9. Ben says:

    A discussion about the future of carbohydrates both from a synthetic point of view as well as importantance in chemical biology.

    1. Derek Lowe says:

      My PhD work involved a lot of carbohydrate-based synthesis, so I always have a soft spot for them.

      1. Ted says:

        I have my own soft spot for carbohydrate work, and I usually carve a little time out at the Natl. ACS meetings to catch a few CARB talks. Over the last few years Bertozzi’s work with glycocalyx editing has been a fascinating story to see unfold, and it looks like it’s starting to pick up speed. Siglecs/sialyl recognition reads a heck of a lot like the PD1/PDL1 story, assuming it isn’t simply a different chapter in the same book… I’d love some posts that put this work into the larger context.

        -t

  10. Calvin says:

    OK, this one is boring but could have profound implications for pharma in particular.

    EU GDPR (only a wiki away). Whilst the legislation is aimed at internet companies, it’s actually going to have very broad implications on clinical trials and how we share that data or deal with any patient data/samples etc. Huge fines if you don’t comply and extra-territorial so will drag in a lot of non-EU situations; even US companies doing work (with companies or academic institutions) in the EU or with EU citizens will have to comply. There is already a nice (expensive) industry around GDPR compliance.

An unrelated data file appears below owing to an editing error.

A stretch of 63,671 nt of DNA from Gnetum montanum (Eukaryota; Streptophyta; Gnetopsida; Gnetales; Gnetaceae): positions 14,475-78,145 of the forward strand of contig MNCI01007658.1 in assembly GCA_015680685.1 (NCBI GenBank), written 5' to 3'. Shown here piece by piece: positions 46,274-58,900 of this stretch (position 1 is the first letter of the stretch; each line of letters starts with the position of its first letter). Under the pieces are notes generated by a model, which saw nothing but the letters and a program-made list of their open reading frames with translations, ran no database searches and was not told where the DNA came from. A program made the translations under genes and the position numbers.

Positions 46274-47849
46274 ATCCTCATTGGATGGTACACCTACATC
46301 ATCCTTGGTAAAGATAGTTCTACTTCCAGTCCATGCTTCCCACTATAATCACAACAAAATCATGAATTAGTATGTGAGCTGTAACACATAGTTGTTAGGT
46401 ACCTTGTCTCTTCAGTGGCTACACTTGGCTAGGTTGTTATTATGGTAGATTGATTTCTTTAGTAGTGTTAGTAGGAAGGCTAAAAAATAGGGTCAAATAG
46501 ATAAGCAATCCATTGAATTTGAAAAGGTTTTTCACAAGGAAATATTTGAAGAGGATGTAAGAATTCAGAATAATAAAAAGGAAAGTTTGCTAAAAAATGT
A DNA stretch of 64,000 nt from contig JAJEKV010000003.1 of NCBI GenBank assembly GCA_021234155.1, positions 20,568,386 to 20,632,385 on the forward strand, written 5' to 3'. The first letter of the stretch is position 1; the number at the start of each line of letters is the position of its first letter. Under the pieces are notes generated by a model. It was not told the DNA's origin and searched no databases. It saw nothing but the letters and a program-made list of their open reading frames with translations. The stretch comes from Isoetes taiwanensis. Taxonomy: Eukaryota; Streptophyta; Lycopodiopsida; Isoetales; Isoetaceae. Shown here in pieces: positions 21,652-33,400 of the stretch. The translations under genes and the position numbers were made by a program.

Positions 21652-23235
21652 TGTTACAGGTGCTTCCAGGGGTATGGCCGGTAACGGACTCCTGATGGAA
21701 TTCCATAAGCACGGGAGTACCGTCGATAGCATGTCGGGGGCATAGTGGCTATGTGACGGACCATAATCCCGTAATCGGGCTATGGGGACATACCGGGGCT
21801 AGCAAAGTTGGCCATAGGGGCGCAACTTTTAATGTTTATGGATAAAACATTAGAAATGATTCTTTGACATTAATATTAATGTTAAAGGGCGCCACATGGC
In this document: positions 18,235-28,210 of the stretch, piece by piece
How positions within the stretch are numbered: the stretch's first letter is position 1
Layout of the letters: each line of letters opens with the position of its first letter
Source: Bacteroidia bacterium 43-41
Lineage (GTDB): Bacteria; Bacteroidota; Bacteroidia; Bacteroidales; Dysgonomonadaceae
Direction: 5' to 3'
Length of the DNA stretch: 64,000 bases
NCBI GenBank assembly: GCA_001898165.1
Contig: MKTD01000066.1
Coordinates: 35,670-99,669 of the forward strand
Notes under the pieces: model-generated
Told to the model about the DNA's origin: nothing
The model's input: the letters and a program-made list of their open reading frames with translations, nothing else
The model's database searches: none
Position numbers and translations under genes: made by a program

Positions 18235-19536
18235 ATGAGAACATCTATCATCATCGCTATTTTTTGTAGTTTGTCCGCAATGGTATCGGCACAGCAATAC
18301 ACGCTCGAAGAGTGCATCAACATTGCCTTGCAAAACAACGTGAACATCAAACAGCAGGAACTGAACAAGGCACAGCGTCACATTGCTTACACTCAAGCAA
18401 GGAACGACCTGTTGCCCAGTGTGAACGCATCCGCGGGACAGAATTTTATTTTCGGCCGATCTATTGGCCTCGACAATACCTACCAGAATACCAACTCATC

If you’ve not heard of it (it goes live in late May) then prepare to hear an absolute tonne about it in the coming months and potentially(?) complicate what we do quite significantly…….

    1. NotAChemist says:

      Whether or not the GDPR applies to US companies who have data about EU citizens who are outside the EU is, I believe, undecided, and I think it extremely unlikely that they will be found to be in-scope.

      1. Calvin says: